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“Ambition and talent shine through any political plan”

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Marcus Buit

“Ambition and talent shine through any political plan”


Marcus Buist, a 19-year-old man from Scotland, shares his opinion about the upcoming independence referendum with our intern Nimet Karavelioglu. The young man will be studying Ancient History, International Relations and Philosophy at St.Andrews. He completed a year out as a parliamentary aide, care assistant and teacher. He writes on Public Policy and Politics for the Adam Smith Institute and ThinkScotland. This is the first of a series of interviews ahead of the Scottish independence referendum. 

Democracy International: Do you already know how you are going to vote?

Marcus: Yes, I’m going to vote “No”.

What are the reasons for your decision?

The primary reason is sentiment. I am proudly Scottish, but no less British. Each compliments the other. Scotland was not conquered. Instead, Scotland is a founding member of a new state, which she formed in her image. Scots have as much cause to rejoice in British nationality as the English. Fundamentally, the English, Welsh and Northern Irish are not foreigners but a family. It is bad enough that the larger part of Ireland has been split from us. The end of the political union means the erosion of a highly successful social union.

Are you interested in the issues? Which issue bothers you the most?

Certainly, I am interested in issues, and have written on them. To fight the nationalist arguments of democracy, we must counter with localism, devolution and the hard fact that membership of a state that is not wholly representative is not the same as living in an undemocratic state. By this I mean that we can have federalism and local democracy instead of independence. Also, we must understand that living under a government you did not vote for is a fact of democracy. On the issues of currency, jobs, security and the single market the separatists have no answer.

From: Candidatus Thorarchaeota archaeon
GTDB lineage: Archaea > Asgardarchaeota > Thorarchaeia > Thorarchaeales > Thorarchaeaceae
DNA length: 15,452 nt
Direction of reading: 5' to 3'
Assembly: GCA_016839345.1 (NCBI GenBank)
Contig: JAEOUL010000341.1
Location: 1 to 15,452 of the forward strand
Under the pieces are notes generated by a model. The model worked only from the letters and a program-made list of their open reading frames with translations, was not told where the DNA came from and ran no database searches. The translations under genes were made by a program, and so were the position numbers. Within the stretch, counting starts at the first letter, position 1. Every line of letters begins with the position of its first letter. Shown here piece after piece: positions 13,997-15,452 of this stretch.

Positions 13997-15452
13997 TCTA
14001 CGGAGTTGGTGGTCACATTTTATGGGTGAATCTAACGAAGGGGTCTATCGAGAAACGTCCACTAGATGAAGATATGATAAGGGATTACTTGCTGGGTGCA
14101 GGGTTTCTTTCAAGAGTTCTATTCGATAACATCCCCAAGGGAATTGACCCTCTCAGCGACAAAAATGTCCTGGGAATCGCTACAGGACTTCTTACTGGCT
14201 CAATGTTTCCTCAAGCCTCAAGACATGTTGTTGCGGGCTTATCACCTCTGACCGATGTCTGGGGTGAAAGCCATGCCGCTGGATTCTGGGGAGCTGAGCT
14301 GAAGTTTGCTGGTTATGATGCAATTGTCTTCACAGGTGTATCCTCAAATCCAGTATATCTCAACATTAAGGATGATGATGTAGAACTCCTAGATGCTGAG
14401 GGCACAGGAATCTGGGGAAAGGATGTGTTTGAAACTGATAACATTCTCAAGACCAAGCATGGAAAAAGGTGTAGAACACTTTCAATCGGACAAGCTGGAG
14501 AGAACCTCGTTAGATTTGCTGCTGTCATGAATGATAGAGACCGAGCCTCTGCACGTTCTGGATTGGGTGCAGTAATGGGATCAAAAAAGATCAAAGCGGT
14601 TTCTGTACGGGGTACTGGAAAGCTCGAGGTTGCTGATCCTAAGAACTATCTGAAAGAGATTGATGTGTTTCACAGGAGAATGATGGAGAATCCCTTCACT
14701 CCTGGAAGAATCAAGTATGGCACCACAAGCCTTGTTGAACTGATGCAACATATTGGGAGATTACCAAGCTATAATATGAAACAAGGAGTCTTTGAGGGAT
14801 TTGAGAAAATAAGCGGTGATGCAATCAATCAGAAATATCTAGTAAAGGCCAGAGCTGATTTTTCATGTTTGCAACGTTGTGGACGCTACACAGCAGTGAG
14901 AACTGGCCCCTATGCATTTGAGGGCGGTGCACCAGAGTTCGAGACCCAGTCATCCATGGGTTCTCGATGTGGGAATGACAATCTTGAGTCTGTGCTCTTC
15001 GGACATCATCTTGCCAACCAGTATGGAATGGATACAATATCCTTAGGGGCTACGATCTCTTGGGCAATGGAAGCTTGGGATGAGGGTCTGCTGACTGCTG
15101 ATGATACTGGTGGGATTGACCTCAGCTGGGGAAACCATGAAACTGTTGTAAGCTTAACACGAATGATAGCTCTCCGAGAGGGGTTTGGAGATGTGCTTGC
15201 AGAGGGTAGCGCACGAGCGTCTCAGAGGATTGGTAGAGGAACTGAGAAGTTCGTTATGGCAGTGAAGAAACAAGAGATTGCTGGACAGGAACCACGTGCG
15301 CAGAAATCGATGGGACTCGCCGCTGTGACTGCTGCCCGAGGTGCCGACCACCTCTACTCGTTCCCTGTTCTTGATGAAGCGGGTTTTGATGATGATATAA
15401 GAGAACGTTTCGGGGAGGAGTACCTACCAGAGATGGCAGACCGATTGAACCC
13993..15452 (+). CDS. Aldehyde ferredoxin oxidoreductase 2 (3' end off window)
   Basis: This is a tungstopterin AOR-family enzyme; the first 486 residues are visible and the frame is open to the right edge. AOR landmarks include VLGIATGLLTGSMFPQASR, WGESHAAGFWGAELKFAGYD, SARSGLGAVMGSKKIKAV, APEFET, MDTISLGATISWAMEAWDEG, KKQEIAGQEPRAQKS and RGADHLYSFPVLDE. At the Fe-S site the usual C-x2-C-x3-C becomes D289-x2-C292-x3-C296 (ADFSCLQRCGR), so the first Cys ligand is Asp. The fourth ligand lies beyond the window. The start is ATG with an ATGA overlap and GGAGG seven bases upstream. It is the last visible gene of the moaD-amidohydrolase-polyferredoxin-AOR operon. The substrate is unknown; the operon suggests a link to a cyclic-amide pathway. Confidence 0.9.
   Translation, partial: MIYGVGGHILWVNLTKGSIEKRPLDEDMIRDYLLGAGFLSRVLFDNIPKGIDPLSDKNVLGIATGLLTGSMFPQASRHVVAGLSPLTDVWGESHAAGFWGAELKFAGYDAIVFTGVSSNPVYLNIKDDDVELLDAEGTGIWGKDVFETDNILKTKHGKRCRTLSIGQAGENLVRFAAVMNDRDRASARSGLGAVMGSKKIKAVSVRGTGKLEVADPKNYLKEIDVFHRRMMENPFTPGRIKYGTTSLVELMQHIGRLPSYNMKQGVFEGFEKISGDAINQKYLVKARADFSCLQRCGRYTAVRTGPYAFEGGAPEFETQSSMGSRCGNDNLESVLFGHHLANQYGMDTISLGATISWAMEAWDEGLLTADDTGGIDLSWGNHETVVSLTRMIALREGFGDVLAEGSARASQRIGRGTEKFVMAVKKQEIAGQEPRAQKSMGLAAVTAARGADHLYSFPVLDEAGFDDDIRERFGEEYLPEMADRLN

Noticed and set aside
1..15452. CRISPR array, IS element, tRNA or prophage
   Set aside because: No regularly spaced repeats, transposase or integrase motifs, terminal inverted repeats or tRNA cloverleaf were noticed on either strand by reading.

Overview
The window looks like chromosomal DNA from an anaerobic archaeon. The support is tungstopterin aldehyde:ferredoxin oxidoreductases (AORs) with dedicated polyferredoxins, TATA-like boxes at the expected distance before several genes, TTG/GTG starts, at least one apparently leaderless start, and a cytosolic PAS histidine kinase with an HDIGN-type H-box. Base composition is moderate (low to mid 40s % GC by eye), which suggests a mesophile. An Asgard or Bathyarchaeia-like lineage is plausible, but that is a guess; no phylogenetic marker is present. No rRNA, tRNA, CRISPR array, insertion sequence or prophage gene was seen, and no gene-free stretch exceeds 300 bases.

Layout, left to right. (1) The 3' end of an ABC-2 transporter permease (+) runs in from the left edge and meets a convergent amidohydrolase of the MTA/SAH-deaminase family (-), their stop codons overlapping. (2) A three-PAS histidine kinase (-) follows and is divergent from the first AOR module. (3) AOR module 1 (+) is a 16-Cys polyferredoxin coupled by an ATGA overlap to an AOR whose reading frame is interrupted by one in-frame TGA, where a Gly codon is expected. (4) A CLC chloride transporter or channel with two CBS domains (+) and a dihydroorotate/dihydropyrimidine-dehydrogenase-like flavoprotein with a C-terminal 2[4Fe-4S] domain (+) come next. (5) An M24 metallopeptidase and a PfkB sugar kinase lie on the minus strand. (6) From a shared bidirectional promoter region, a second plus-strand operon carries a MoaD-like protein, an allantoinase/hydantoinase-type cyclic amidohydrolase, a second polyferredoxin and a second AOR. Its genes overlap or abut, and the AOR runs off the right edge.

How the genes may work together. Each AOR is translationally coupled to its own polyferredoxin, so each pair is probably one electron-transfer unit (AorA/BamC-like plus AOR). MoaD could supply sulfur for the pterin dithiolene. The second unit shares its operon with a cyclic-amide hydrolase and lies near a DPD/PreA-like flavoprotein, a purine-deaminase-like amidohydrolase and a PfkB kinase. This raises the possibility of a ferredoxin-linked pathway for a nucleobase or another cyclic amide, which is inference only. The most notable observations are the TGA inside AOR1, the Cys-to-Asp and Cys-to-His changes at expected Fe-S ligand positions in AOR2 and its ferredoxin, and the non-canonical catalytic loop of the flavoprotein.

Are you afraid of the consequences?

Aside from the crucial question of identity, I am concerned that erecting borders and barriers to trade with our closest partners is a retrograde step that will harm Scotland's place as the UK's third richest region after London and the South East. Whatever happens politically, Scotland will flourish. This is because ambition and talent shine through any political plan. A YES vote would be divesting, however, as it means the destruction of my other country and my primary identity. It may well do, I think I would stay in Scotland, but I would be hurt if my fellow Scots had, in a single vote, agreed to strip us of so much. Thankfully, I am confident of a big NO vote. Unionism has always been in the spirit of aspirational Scots.

Will the outcome of the referendum have any affect on your life?

Moving on from the referendum after NO, means inspiring separatists to believe in Scottish success within the Union. This is very much about confidence and message. If they have a point about the constitution then lets listen, not to make concessions but to get things right. Unionism is not a narrow creed and federalism is not a surrender. After 18 September, Scotland must have the strength to move beyond YES or NO.

Interview by Nimet Karavelioglu

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